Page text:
Investment needs for the Sustainable Development Goals (SDGs) are huge. Official resource flows cannot make up the gap, and private market financing is on the rise. SDGs bonds issued by the World Bank, the Hong Kong and Shanghai Banking Corporation (HSBC), and the Australian and New Zealand Banking Group (ANZ) were all oversubscribed, mainly by institutional investors motivated by the SDGs’ promise to save humanity, the planet and ensure global prosperity. As the corporate sector and the financial markets increase their role in SDGs financing, the challenge for the issuers is how to balance financial reward incentives and the necessity to account for sustainable development impact, which is the basic motivation for most SDGs bonds investors. How can SDGs linked bonds indexes and prices be made to respond to SDGs progress? Insights from financial theory suggest that indexes of bonds issued for development purposes should have a strong correlation with an indicator of well-being and economic progress. A cross-sectional regression of the SDGs Index (a measure of SDGs performance) against the Gross National Income per capita (a proxy for well-being), based on a sample of 117 countries, revealed a strong positive correlation between the two aggregates. From this finding, we recommend that SDGs bonds be linked to the SDGs Index; in this way, bond prices and indexes will reflect sustainable development performance. Moreover, since the relevance of the 17 SDGs, their baselines and pace of progress vary from one country or region to the other, we suggest that SDGs bonds target specific countries or regions, and thematic areas of the SDGs.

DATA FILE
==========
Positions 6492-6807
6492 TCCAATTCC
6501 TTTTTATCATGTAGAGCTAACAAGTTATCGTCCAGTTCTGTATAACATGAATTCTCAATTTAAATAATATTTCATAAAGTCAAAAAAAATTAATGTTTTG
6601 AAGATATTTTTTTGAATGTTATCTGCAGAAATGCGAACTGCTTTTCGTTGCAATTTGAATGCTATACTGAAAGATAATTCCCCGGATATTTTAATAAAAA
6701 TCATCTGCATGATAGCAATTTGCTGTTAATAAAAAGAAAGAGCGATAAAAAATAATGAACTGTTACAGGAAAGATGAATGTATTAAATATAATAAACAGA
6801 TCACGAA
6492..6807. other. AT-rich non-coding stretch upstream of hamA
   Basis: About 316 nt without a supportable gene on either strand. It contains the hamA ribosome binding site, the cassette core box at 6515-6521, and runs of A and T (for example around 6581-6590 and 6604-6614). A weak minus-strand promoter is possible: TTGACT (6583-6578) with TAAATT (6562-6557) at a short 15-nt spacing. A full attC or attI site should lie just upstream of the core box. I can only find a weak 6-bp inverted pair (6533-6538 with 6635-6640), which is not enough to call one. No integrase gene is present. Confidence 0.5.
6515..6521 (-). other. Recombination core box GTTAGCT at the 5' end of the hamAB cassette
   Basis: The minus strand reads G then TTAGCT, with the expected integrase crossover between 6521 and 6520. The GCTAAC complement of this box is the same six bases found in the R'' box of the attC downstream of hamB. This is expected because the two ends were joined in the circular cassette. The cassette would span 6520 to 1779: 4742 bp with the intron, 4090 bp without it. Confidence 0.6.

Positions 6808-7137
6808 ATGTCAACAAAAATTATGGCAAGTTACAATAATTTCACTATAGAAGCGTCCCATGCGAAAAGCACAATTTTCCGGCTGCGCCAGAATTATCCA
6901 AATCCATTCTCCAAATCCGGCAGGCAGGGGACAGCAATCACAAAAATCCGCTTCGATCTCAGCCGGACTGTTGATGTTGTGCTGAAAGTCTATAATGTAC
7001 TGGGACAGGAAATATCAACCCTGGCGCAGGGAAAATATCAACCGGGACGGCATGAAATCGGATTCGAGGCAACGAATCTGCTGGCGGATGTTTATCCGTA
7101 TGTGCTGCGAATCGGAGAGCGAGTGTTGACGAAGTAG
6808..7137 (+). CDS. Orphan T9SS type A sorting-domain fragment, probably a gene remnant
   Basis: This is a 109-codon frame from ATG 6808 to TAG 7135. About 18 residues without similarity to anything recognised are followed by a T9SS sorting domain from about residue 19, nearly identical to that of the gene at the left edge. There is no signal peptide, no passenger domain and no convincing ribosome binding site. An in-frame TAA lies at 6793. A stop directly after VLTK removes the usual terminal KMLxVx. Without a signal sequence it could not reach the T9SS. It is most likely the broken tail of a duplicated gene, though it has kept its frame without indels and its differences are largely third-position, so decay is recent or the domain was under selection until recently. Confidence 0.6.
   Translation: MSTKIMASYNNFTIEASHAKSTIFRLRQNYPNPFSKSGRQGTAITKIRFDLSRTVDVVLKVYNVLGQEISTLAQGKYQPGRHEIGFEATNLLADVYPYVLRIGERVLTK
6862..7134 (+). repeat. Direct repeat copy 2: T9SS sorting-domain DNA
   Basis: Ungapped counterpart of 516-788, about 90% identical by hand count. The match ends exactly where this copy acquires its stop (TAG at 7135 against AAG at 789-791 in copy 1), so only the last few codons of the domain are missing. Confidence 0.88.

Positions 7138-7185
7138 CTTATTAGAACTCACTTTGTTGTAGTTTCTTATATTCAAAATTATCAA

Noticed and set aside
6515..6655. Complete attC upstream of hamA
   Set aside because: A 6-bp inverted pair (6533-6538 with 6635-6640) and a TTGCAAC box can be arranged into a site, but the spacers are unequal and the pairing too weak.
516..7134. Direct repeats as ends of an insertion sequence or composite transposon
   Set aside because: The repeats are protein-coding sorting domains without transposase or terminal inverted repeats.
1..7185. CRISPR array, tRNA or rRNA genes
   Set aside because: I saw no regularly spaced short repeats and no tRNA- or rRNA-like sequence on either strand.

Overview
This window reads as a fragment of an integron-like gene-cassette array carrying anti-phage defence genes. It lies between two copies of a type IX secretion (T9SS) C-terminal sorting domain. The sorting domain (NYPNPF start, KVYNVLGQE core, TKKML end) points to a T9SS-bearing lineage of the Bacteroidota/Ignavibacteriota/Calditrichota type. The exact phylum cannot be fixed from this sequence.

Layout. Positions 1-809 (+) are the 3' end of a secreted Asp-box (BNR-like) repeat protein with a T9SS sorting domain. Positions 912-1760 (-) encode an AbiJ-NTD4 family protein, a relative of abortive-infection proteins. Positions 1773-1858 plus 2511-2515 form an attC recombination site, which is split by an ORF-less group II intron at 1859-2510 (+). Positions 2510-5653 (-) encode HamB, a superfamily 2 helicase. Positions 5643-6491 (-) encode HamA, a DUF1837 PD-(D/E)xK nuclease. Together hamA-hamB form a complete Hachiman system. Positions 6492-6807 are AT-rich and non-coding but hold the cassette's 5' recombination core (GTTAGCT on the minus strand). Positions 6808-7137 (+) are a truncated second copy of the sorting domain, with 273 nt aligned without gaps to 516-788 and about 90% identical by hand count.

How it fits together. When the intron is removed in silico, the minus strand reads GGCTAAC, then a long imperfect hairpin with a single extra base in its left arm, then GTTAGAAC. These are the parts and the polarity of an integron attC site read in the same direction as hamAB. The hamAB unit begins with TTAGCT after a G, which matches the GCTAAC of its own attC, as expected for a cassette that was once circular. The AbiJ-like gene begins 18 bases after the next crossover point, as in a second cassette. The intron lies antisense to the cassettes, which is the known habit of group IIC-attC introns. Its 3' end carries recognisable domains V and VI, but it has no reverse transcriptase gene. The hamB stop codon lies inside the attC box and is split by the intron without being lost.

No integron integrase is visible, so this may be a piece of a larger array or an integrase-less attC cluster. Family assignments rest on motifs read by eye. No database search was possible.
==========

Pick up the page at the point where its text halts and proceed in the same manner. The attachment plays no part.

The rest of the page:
Previous empirical research papers suggest that CSR, ESG, and SDGs might have positive impacts on the firm value (Khan, Serafeim, and Yoon 2016 etc.) while a plethora of papers also suggest that some CSR and ESG factors have no or negative impact on the firm value (Kawamura and Nagata 2016 etc.). We analyze the impact of SDGs on the firm value by theoretical analysis distinguishing the firm value as cash-based value which is derived from the Discount Cash Flow method incorporating the magnitude of cash flow, market risk, and life span of the corporation, and recognized value derived by considering the investors’ utility to SDGs contribution in addition to cash-based value. Our analysis suggests that firm’s contribution to SDGs have positive impact on the firm value if it could increase the investor base, that is, SDGs could improve the recognized firm value. However, if the investors and shareholders care both SDGs contribution and the firm value, the cash-based firm value might be compensated. Mixed empirical results are consistent with our models because the positive impact of SDGs on the firm value via increment in investor base might be offset by the destruction of the cash-based firm value by the excessive investment to SDGs. In order to reach conclusion whether SDGs have positive impact on the firm value, we need to conduct more careful analysis constructing the SDGs index associated with the SDGs contribution by the firm. Additionally, our analysis suggests that if we desire to achieve SDGs at higher level, we need to understand the utility of investors and shareholders and consider the scheme providing the incentives for managers in order to make them maximize the utility of shareholders who care both SDGs and the firm value.